"The Gadhafi guys hit us with Grads (rockets) and they came round our flanks," said Ashraf Mohammed, a 28-year-old rebel wearing a bandolier of machine-gun bullets.
The scene Tuesday was reminiscent of the rebels' rout last week, with panicked volunteers jumping into their pickup trucks and attempting to speed away from a bombardment by Gadhafi's forces.
The mad scramble of vehicles kicked up dust clouds, choking the narrow coastal highway.
Sirte is dominated by members of the Libyan leader's Gadhadhfa tribe and was used as a second capital by Gadhafi. Its loss would be a symbolic blow and open the way to the capital Tripoli.
Gadhafi's forces also launched fresh offensives on the rebel city of Misrata in the country's west Tuesday.
"Gadhafi's forces tried this morning to get into Misrata through the western gate but the youths repelled them," the spokesman, called Sami, told Reuters by telephone from the city.
"They (Gadhafi's troops) tried an hour ago to get into the town through the eastern gate. The youths are trying to push them back. Fighting is still taking place now. Random bombardment is continuing ... Eight civilians were killed and several others wounded last night," he said.
Earlier another rebel spokesman said 124 civilians had been killed in nine days of fighting in Misrata. Ahmed Khalifa, a spokesman for the rebel movement in the eastern city of Benghazi, said the count was based on numbers obtained from hospitals in the city.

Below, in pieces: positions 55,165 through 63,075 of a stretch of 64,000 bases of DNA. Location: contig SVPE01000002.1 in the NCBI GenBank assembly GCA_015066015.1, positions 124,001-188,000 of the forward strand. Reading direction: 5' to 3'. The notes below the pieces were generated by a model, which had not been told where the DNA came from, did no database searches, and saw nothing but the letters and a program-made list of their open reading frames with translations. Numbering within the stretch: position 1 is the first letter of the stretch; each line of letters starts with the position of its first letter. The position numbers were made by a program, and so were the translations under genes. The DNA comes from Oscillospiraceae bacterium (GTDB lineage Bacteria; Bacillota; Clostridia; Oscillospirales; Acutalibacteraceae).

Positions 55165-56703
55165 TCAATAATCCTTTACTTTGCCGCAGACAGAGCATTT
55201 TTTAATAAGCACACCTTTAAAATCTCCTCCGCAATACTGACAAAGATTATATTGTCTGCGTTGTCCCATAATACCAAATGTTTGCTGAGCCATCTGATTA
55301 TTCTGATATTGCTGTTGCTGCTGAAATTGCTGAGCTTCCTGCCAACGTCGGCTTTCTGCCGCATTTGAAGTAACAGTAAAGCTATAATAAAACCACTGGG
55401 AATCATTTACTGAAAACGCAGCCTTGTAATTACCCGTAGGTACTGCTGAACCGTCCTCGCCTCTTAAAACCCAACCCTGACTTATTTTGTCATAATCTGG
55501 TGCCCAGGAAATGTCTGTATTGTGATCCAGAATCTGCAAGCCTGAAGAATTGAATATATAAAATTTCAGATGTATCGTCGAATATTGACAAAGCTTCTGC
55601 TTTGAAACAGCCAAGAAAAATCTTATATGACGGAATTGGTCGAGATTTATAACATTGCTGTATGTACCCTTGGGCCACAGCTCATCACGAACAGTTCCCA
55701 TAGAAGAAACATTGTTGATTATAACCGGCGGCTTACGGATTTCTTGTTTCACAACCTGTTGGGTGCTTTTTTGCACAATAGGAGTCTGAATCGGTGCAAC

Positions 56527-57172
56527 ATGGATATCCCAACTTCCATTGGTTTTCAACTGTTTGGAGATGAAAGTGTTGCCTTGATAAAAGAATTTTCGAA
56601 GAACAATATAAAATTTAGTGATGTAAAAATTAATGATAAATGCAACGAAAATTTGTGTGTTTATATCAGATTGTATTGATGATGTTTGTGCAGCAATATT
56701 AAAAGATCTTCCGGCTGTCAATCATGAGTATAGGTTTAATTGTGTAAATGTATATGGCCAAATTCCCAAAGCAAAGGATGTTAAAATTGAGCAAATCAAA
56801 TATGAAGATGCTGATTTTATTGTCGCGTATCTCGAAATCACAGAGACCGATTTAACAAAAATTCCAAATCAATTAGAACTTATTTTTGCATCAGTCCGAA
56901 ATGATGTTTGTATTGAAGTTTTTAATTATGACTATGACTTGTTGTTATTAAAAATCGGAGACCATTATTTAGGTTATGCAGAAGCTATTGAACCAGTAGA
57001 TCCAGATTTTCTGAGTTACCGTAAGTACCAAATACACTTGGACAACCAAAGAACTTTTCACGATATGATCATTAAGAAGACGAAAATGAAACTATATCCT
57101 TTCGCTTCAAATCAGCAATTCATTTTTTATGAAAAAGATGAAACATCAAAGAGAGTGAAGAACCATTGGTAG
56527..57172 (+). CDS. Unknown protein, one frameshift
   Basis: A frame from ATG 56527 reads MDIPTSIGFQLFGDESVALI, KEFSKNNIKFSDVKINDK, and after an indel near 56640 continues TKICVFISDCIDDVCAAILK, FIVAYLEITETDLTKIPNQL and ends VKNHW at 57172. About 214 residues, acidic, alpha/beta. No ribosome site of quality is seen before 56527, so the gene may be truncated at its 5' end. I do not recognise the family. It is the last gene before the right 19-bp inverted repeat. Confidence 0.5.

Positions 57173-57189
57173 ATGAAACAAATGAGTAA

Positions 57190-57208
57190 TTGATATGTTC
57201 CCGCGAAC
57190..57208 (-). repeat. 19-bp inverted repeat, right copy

He told a news conference that medicine was running low but two boatloads of supplies had reached the coastal city on Monday. He said one came from Italy, but did not give further details.
Khalifa said rebels had destroyed two tanks in the south of Misrata and captured several mercenaries and a Libyan army colonel during fighting, though he did not give precise dates. He also said Gadhafi had sent a bus-load of people in civilian clothes to the city who opened fire when they got out.
It is impossible to verify reports about the fighting in Misrata because Libyan officials have prevented journalists from reporting independently from the city.
U.S. attacks Libya vesselsThe U.S. Navy reported that two of its aircraft and a guided missile destroyer attacked a number of Libyan coast guard vessels in Misrata's port after they began "firing indiscriminately" at merchant ships.
USS Barry, an A-10 Thunderbolt attack aircraft and a navy patrol plane engaged the Libyan coast guard vessel Vittoria and two smaller craft after "multiple explosions" were seen in the port, according to a statement.
Vittoria was left "ineffective" after the attack by the navy plane and was beached. One of the smaller vessels was destroyed and the other was abandoned after the A-10 opened fire, the statement said.
International military forces have also been dropping leaflets and broadcasting messages urging troops loyal to Gadhafi to turn against him.
A U.S. propaganda plane — that conducts information operations and psychological operations — is flying over the country to make TV and radio broadcasts to Moammar Gadhafi's forces, U.S. military officials said.
The message: Refuse to obey Gadhafi's orders, stop fighting, go home to your families.
Coalition planes have dropped leaflets a number of times, most recently Sunday near Gadhafi ground troops near Misrata, military officials said on condition of anonymity because they are not authorized to speak publicly about the effort.